One day, I will come for all of you. I will take you into my arms and give you the same kiss I gave Snow White, carry you on my same white horse, take you to the same beautiful castle in the sky.

That, my dear, is what I do.

I am Death.

Is that freaky cool, or is that freaky cool?
Second: Never Trust a Unicorn

Once a “novel” of only 40,000 words, with 3 povs (yeah, my writing sucked, I know), Never Trust a Unicorn is now a short story retelling of the crucifixion in which God ia a unicorn called Jireh, who gives His life to save a slave girl.

This is going to sound weird to any non-writers, but these characters took over the story all of their own accord. They decided to fall in love and… *blushes* even kiss at one point. Now that is new for my works, let me tell you.

Never Trust a Unicorn will likely never see the light of day, at least not in this reincarnation of it.
Third: Roshanara and the Dragon

Yet another “once” story. This is a Beauty and the Beast retelling with dragons, in Antarctica, which I am now working to revise. It’s… interesting, to say the least, and features my first married main character.
Fourth: Think Deep Thursdays

This isn’t exactly a story, but I’m working on putting together a “Think Deep Thirsday” column for this blog, in which we cover deep thoughts for writers, such as sex in fiction, the use of fantasy languages, and so much more.

One of these days, I’ll actually come to publish one. 🙂
Fifth: Aveza of the Ercanhelm

Last, but certainly not least, is Aveza of the Ercanhelm, the story of a girl in an undercover religious organization that must determine how much she is willing to give up for her cause.

This story has kept me on a wild ride, with Viking influence and a large portion taking place in catacombs under a medieval city. One portion involved a battering ram inside said catacombs. Fun, fun.
Authors: What are you working on?

Which of the above WIPs are you most intrigued by?

This Wednesday’s World: “Evensong” by Krista Walsh

Meet Krista Walsh. 🙂
The first book of your Meratis series, Evensong, is the story of author Jeff Powell who finds himself in interesting circumstances when he arrives in his own fictional world, Meratis. What inspired you to write a book like this (apart from the fact that this may just be every author’s dream?)?

The inspiration actually came during a monthly flash fiction contest I participated in. The prompt was “an author gets trapped in his own novel”, and I won the vote with the flash piece “Evensong”, which you can read here: https://theravensquill.com/samples/evensong/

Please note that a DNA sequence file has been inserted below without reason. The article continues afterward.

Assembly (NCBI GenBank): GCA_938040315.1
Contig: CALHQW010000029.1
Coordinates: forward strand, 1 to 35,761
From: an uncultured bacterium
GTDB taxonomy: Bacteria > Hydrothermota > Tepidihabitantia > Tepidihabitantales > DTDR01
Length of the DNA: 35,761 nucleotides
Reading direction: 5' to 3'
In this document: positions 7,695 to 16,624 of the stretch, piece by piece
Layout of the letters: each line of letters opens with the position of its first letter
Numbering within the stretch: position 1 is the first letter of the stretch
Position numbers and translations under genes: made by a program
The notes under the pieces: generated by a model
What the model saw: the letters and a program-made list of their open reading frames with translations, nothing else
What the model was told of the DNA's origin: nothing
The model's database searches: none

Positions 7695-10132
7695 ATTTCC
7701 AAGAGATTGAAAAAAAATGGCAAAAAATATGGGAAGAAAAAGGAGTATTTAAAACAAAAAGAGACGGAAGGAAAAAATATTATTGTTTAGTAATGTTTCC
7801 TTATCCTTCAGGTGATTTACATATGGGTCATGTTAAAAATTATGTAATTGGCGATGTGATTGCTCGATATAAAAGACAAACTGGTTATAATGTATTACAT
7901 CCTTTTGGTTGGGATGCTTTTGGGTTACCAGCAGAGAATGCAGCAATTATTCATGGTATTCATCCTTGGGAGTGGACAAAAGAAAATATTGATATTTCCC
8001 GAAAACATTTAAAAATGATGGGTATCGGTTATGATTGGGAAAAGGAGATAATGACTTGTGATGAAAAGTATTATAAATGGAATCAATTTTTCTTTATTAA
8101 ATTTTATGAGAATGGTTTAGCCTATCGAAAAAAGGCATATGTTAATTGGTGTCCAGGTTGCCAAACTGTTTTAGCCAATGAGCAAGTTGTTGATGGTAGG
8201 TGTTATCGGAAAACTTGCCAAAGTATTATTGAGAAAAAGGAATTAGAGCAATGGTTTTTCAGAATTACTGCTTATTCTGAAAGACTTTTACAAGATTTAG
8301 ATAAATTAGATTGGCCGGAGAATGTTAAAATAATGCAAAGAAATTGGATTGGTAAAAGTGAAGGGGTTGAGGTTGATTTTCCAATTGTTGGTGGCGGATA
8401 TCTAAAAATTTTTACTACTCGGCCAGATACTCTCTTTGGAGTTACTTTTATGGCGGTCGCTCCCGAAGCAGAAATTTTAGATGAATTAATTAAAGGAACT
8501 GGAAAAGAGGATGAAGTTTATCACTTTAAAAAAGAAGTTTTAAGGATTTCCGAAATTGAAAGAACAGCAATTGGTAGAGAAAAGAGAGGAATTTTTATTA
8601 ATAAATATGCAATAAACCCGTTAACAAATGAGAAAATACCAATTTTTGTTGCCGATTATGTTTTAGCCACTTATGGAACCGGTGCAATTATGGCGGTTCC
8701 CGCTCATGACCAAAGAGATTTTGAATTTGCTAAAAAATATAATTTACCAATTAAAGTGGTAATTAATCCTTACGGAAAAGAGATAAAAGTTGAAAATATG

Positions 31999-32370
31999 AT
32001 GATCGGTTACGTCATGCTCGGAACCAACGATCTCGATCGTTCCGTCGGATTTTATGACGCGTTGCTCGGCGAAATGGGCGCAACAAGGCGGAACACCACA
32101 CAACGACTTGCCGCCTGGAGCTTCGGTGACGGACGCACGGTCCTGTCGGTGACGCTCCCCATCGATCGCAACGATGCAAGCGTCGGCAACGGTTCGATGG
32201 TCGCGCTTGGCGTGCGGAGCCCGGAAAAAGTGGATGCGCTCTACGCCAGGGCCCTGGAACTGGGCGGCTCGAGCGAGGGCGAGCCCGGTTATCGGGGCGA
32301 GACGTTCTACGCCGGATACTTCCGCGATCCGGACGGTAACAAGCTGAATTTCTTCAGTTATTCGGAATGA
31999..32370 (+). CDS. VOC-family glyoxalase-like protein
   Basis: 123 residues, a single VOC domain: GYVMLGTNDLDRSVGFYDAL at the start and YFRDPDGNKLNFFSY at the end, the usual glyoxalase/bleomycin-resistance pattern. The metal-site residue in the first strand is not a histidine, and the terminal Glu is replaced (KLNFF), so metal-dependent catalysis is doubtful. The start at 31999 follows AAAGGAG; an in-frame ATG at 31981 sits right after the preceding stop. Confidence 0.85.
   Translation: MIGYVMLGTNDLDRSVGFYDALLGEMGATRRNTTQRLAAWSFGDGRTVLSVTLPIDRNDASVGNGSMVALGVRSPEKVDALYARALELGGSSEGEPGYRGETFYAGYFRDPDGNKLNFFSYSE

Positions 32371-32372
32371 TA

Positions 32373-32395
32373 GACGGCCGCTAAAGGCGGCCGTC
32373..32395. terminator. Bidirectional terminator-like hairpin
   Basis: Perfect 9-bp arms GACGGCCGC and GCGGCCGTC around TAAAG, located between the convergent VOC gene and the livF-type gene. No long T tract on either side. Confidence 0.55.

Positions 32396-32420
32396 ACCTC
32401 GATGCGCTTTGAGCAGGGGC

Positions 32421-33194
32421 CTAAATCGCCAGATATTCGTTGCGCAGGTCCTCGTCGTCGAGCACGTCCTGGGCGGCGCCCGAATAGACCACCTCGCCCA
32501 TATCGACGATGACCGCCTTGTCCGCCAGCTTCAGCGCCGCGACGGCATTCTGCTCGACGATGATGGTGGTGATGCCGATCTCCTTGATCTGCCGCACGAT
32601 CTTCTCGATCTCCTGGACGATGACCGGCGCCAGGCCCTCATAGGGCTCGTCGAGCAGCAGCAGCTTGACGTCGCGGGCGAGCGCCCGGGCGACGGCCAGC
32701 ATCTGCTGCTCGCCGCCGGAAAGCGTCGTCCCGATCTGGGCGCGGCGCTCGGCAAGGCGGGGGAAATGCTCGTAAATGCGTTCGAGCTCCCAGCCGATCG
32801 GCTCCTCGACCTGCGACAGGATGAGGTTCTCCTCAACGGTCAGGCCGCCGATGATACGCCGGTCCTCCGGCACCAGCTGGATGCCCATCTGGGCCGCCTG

So many people enjoyed it (and I loved the characters I’d introduced so much) that I decided to take the short and stretch it into a full length plot. I swore it would be a standalone novel, but as I neared the end, more stories stretched out, resulting in the trilogy, which then extended into TWO trilogies because I couldn’t let the characters go.

Maybe it even resulted in three trilogies… That remains to be seen 😉
If you could visit Meratis, where would most like to visit and why?

Ohh, great question! I think after I finished my tour of Feldall’s Keep, I’d want to go hang out in the Fountain. A little magical oasis where the weather never changes and the water is always bath-warm? They’d have a hard time convincing me to come out.

Which part of Meratis would you least like to visit?
This one is harder to answer, because it would depend on who I was with! If I had Jasmine with me, I think I’d be okay with entering the Andvell forest and risk meeting the Sisters, but I don’t think I’d have the courage to do it on my own (those women would talk me in circles). And with Jayden around, maybe I’d risk going to Treevale Fortress just so I could potentially get a glimpse of the dragon, but that place is probably right at the bottom of my list. There’s enough to see and do without the risk of immolation.
If you were given the opportunity Jeff Powell had, to enter into any of your fictional worlds, into which book would you go, why, and what do you think would happen there?

To date, because who knows what world I’ll create in the future, I think it would be Andvell. There’s so much opportunity to explore and discover secrets and details I never dreamed about.

I like to think that if I went there, I’d be embraced by the people and invited to learn what I could in a peaceful tour of the countryside where I got to experience what their lives are like in safety and good company.

Given my luck, I suspect that everything would go wrong, I’d be transported in the middle of nowhere and have to somehow learn to fight my way out of the woods armed with sticks and stones, finally stepping out from the trees weeks later looking like some woodland creature, and then be chased out of town and have to find some way to survive until I figured out how to get home.

But maybe I’m just pessimistic 😉
Finally, what are you working on currently and where can readers find you?